I’ve never believed in the concept of ‘the one’ – because for some people there are two or even three loves in a life. None of us can ever “know” whether the choices made in the 1920s will prove to be a source of great disappointment and pain in the 1940s.

I assure you, I never thought I would be divorced at fifty; “Becoming another statistic” is not something you can have any control over. As for ‘sustainability’? What is that? I’m afraid you can’t incorporate the mysterious workings of fate into your personal script for paradise found.

Why not live in the present, focus on having a good time with your partner and just park your plans? Stop the endless navel gazing and cross-examination. Mr. Nice Guy might get tired of you and suggest a fresh start with new people. Or you can meet the sexy Mr Wrong next month and run away with him.

The jury is always looking for our lives, you know. That’s why tomorrow is exciting.

Mom is cruel and made her friend cry

Dear Bel

My mother, who is 86, raised three children on her own and provided for us as best she could, for which we are so grateful.

But she was not loving (I don’t remember her saying I love you) and is not tangible; when I hug her, she steps away or pats me.

We didn’t have the easiest relationship because she expected more from her only daughter than from her sons. I’ve learned not to challenge her because if I do, she’ll argue with me for months.

Bel Mooney says some of the saddest letters she receives are from adult children of elderly parents

Bel Mooney says some of the saddest letters she receives are from adult children of elderly parents

She has become worse in recent years – often nasty. I don’t want to be near her; it affects my mental health.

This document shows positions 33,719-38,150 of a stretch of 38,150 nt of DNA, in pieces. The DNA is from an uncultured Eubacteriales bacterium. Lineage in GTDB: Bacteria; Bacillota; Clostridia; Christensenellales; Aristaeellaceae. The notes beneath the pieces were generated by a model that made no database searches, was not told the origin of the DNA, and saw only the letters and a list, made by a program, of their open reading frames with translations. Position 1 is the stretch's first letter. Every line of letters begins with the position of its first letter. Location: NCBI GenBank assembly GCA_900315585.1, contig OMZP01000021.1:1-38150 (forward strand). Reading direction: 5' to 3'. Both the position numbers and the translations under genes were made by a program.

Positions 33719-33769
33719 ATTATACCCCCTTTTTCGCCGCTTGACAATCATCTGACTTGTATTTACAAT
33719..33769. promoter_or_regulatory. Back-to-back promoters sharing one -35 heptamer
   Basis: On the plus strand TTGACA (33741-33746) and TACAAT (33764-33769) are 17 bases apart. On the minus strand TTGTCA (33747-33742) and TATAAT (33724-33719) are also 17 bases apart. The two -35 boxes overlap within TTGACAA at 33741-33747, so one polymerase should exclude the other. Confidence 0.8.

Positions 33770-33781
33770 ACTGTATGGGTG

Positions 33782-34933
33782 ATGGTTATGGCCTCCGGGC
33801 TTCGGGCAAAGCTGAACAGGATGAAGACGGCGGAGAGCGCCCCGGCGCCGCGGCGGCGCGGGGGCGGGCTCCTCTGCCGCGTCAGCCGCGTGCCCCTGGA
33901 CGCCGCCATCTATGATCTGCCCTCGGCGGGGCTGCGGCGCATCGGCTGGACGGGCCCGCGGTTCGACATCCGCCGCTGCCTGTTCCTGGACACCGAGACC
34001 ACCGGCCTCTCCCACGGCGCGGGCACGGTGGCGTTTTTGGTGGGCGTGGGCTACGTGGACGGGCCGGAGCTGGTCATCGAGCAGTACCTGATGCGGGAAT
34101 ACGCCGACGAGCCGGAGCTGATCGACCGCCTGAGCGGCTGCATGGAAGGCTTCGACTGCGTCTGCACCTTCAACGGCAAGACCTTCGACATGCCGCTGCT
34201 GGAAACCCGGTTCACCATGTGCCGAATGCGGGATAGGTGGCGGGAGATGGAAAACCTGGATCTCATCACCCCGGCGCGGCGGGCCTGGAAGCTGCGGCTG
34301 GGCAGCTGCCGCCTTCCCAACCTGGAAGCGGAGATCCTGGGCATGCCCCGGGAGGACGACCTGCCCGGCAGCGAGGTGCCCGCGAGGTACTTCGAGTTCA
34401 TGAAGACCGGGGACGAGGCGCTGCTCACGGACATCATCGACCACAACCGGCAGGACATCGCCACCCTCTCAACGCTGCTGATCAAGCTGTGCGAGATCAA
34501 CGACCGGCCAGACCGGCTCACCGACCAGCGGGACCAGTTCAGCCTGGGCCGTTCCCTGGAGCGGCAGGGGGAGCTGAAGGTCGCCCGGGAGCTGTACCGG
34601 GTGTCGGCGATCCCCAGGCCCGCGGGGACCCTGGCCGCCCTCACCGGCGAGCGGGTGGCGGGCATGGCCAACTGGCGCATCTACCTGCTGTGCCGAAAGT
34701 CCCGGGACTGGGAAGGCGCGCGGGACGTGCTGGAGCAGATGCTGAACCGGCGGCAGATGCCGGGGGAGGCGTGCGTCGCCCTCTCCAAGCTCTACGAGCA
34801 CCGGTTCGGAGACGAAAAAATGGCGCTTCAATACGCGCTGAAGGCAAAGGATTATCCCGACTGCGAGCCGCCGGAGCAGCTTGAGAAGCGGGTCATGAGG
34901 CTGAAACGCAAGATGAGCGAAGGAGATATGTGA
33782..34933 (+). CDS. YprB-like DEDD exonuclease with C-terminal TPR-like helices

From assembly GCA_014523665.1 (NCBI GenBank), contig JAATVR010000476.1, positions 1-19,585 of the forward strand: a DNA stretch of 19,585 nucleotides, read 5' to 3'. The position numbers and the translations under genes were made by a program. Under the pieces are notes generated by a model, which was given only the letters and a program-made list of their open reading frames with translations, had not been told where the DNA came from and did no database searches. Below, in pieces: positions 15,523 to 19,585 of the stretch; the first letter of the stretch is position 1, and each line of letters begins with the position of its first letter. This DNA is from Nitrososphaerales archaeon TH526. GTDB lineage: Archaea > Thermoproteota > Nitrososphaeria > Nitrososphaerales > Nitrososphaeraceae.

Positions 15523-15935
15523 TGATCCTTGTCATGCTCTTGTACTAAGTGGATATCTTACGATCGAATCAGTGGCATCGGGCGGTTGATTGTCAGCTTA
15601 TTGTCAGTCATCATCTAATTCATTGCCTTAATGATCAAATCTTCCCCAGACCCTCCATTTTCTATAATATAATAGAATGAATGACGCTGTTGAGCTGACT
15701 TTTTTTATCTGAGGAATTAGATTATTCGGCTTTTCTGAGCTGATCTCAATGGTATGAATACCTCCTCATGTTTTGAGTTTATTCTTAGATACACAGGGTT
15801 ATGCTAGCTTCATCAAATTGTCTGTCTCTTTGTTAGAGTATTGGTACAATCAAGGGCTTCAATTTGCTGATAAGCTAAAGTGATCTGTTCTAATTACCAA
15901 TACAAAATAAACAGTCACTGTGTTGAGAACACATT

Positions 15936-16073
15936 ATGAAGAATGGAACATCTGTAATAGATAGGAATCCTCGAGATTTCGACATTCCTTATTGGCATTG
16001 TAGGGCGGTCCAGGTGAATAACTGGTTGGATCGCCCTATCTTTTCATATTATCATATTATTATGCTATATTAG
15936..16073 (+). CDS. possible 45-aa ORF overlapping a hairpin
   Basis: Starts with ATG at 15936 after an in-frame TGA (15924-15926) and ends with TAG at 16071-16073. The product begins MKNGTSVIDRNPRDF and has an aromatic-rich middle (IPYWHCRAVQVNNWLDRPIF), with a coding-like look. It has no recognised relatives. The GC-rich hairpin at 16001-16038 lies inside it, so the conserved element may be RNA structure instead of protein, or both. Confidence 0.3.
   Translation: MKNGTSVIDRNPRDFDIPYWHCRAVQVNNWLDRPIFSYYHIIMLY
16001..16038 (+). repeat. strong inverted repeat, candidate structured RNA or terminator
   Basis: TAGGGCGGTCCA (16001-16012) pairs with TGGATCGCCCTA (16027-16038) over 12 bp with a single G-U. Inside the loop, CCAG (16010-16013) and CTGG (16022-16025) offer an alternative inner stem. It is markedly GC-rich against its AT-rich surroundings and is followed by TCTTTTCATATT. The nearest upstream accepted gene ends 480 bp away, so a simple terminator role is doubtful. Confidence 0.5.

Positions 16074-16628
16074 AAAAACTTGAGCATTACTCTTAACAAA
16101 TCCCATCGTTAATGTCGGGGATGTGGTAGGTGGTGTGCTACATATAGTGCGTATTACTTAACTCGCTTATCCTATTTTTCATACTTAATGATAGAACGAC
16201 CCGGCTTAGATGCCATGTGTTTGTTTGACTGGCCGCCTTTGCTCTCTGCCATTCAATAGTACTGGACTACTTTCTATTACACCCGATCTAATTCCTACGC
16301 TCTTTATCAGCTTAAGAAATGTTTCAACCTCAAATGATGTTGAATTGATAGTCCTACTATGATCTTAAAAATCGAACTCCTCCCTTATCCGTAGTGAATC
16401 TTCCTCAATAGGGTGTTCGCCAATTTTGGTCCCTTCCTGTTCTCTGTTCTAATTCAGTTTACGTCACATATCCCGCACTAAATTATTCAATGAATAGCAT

She has a dear friend for life, and I often take her to visit – but mom is so rude now that it’s not fair to put her through this (she was in tears last time). But without the girlfriend’s buffer, I don’t think I can handle her. I also feel bad when I don’t see her.

Mom’s mental health is not good. Her doctor has suggested she take antidepressants, but she laughs about it.

I want to do something to keep her from losing the few people who still care, but my brothers disagree and say she won’t change.

I’m afraid she’ll get into a fight with me if she tries to challenge her.

Do I leave things alone or try to help her understand how her behavior affects other people?


Bel Mooney replies: Some of the saddest letters I get are from adult children of elderly parents. They are torn between a sense of duty and frustration.

You don’t mention father. Whatever the circumstances, it sounds like your mother has had a tough time, which makes me wonder if that has made her tougher than you would have liked as a mother.

Some old people look back on their history and develop a deep anger and wonder, “Why did it have to be this way?” Such regrets can cause bitterness in those who feel wronged by their own choices, bad luck, or simply by chance. Do you think some of this might apply to your mother?


Every week Bel answers questions from readers about emotional and relationship problems. Write to Bel Mooney, Daily Mail, 9 Derry Street, London W8 5HY, or email Names are being changed to protect identities. Bel reads all the letters, but regrets that she cannot conduct personal correspondence.